Disclaimer: Harry Potter and his world all belong to J.K.Rowling. I’m just grateful she lets me play in it from time to time.
Lily woke with a start. Her eyes were screwed tight shut. ‘Come on. Come on,’ she urged herself. ‘It’s there somewhere. It must be.’ Despite all her efforts, gradually the light broke in and her eyelids unfurled. She lay back on her pillow desperately trying to bring back the lost memory.
‘Damn,’ she whispered softly to herself. ‘Another one gone.’
She dressed quickly and helped herself to a slice of bread and honey in the kitchen, exchanging a brief word with Dilly, the house elf, who was busily cleaning out the grate. She didn’t know quite where she was headed, but she knew she needed to spend some time alone. The Potters were wonderful but Lily was starting to be afraid of that.
Lily walked through the village, enjoying the sights and smells of the early morning. She waved at the milkman and paused outside the bakery. She hadn’t brought any Muggle money out with her so she could only drool over the freshly baked rolls and cakes.
The lane carried on, past the last little cottages which were so pretty in the spring with their clematis and honeysuckle clambering all over them. Lily kept walking, climbing up what was proving to be quite a steep hill. She saw a footpath off to the right and decided to see where it led.
The sun was high in the sky and very warm before Lily stopped. She’d reached a tiny little church on the top of a high hill and she could see for miles. She couldn’t understand why anyone would build a church somewhere like this, so far from any houses. Thankfully, she noticed a low bench placed among the gravestones where she could sit and catch her breath.
There was no-one to hear her sob. She let her tears overwhelm her as she had not done since that first, dreadful afternoon when James had found her. She’d thought she’d known what grief was then, but now… It was worse, she thought, like losing her parents for the second time. All her memories were drifting away. She was forgetting her parents, her sister, her own life and there was nothing she could do about it.
She’d just begun to breathe more normally again when she heard a telltale pop behind her.
‘I can go away again, if you want.’ James’s voice was unusually hesitant.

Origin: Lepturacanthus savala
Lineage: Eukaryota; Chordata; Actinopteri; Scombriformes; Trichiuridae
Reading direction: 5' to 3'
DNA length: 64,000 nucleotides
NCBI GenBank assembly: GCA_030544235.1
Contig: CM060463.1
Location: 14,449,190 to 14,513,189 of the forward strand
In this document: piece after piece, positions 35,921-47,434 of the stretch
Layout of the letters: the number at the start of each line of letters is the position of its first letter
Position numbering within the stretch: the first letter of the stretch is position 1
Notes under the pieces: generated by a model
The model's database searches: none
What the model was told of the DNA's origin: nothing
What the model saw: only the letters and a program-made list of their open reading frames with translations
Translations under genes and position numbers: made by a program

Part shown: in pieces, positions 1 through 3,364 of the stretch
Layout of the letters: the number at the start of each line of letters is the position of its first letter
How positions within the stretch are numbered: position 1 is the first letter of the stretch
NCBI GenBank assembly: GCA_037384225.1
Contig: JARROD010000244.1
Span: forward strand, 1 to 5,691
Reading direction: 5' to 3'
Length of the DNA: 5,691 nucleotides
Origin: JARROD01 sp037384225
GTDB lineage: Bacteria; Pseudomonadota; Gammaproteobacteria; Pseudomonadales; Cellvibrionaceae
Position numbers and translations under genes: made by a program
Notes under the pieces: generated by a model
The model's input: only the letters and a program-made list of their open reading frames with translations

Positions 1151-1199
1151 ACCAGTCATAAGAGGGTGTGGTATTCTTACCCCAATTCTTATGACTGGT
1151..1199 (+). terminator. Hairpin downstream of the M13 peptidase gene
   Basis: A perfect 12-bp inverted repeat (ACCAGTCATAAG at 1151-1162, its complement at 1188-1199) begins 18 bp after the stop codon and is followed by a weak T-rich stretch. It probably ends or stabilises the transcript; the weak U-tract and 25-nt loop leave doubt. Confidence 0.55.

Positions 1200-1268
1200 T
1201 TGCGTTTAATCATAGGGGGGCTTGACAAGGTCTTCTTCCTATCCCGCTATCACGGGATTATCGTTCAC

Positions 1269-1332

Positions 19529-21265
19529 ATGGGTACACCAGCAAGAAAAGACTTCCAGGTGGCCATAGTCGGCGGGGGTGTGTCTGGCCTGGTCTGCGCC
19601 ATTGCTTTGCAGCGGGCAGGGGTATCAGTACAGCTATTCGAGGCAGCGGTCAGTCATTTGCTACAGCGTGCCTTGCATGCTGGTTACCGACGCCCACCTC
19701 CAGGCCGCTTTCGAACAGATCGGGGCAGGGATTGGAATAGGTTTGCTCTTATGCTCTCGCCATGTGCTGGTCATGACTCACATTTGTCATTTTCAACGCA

Lily shook her head but didn’t turn to look at him.
‘How did you know I was here?’ she muttered.
‘Lucky guess. Someone saw you come down the lane and I’ve been trying all the likeliest spots. I was - we all were - worried about you, Lily.’
After a few minutes, she felt him come to sit beside her.
‘Do you want to tell me about it?’ he asked cautiously, not wanting to demand her confidences.
Lily nodded but didn’t say anything.
‘Is it… is it your mum?’
She started to cry again.
‘Oh, sweetheart, come here.’ James pulled her into his arms and soothed her as best he could.
She began to tell him about the dream she’d had the night before, struggling to get her words out between the sobs that racked her body.
‘I dreamed that… I was at home. My home. Up in my bedroom. And… and I wanted to show Mum something… so I called her. But when she came… it… it…’
‘What was it, Lily?’
She hid her head in James’ shoulder. ‘It wasn’t my mum, at all. It… it was yours.’
He held her close, still stroking her hair, trying to work out what this meant.
‘But that wasn’t the worst thing.’
‘What was the worst thing, darling?’
‘I woke up and… I couldn’t remember her. I can’t remember anything any more. I can’t bear it, James. I’ve lost them all and I can’t even remember properly.’
‘Oh, sweetheart.’ Understanding her fears now, he began to wonder how he might help her. ‘Do you have photos of them, Lily?’
She nodded. ‘At school. A photo of Mum and Dad and one of us all.’
‘Okay. Good. So you won’t ever be able to forget what they look like, not really.’